Japan''s Nissan announced yesterday that it will provide free electric vehicles and help set up a network of charging stations in Wuhan, an industrial city in Central China on the Yangtze River. The pilot program, to be done in cooperation with China''s Ministry of Industry and Information and the Wuhan municipal government, will be modeled on a similar project in the Japanese prefecture of Kanagawa, where Nissan is based. That program, according to a report several days ago in the Wall Street Journal, involves installing 1,000 charging stations by 2014.
Wuhan may not be a household name in the United States, but it was here, midway between Beijing in the North and Hong Kong and Guanzhou in the South, where the first vehicular bridge was built over the Yangtze in the mid-1950s. (Until then, believe it or not, there was no such bridge over the mighty river that bisects China, west to east.) Mao maintained a vacation retreat in Wuhan, complete with an indoor competition-size pool, and it was here that he swam the Yangtze''several times actually''to demonstrate his continued health and prowess. (Yes, he really did.)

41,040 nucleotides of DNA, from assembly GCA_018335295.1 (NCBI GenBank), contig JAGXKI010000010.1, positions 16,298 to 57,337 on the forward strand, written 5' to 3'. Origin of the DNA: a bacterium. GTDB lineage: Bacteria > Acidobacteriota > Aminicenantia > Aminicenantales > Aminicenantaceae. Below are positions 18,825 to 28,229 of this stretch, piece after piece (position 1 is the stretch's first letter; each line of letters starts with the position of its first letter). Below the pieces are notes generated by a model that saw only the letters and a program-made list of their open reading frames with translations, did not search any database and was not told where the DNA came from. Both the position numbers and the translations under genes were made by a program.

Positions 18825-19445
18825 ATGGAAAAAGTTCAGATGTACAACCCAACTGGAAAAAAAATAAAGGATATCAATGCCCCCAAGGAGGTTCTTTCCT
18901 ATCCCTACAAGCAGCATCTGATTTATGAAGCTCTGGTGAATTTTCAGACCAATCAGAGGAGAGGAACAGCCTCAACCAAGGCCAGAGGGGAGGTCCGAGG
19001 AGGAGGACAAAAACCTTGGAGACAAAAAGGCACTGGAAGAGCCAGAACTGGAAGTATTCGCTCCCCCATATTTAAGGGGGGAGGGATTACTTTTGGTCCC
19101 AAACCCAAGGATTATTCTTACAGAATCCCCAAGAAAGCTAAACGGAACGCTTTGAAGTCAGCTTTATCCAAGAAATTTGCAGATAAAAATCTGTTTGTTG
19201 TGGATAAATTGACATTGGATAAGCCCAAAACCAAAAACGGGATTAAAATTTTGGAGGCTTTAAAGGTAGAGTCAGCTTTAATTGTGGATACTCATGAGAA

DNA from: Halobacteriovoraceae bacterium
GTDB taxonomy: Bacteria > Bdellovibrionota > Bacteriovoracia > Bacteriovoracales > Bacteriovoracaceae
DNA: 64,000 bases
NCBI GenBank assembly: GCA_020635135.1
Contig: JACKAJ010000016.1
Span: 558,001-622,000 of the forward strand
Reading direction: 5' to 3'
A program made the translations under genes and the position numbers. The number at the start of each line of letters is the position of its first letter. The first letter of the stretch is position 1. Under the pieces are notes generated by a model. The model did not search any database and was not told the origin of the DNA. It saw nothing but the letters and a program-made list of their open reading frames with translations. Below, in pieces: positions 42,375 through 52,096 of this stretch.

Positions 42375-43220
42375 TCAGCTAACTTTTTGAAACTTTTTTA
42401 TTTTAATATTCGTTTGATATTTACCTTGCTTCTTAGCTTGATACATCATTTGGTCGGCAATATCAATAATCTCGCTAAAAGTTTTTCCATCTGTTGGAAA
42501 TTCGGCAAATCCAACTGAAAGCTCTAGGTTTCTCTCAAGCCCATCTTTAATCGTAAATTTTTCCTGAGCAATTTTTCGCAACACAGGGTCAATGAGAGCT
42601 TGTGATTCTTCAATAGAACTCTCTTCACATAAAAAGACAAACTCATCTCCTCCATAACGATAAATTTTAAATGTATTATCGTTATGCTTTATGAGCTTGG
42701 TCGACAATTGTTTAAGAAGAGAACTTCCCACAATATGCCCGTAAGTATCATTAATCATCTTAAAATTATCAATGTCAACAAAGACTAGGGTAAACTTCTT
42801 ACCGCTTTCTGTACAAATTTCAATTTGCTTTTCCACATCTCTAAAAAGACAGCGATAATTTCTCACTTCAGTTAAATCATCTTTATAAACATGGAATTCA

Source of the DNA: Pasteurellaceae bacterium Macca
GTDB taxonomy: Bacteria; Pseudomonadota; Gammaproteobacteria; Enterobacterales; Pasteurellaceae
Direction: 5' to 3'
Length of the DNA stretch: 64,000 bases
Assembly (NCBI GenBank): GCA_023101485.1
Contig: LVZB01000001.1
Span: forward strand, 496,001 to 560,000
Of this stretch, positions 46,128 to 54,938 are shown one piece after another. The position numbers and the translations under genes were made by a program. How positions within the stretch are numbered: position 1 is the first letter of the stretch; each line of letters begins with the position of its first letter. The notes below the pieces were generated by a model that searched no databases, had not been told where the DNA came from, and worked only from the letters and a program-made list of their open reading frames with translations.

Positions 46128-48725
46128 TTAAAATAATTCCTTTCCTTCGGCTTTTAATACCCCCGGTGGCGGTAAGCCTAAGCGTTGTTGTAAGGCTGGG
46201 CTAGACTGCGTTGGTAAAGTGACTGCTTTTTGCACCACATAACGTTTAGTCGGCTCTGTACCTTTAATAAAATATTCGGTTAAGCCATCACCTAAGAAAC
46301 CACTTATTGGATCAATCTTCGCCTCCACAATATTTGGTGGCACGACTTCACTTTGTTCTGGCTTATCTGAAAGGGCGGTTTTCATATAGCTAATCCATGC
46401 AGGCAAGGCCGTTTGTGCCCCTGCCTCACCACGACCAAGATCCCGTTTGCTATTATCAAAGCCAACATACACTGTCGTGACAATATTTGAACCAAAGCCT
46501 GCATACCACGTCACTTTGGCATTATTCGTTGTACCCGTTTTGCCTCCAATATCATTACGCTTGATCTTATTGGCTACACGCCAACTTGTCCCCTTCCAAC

When it comes to electric cars, China''s ambitions are of a grandiosity that would do Mao the neo-emperor proud. As noted here earlier this week, battery maker BYD has proclaimed its intention to become the world''s leading electric car manufacturer. According to a report in today''s New York Times, top government officials said at a conference yesterday that they hope to make the country as a whole the top global source of EVs and hybrids.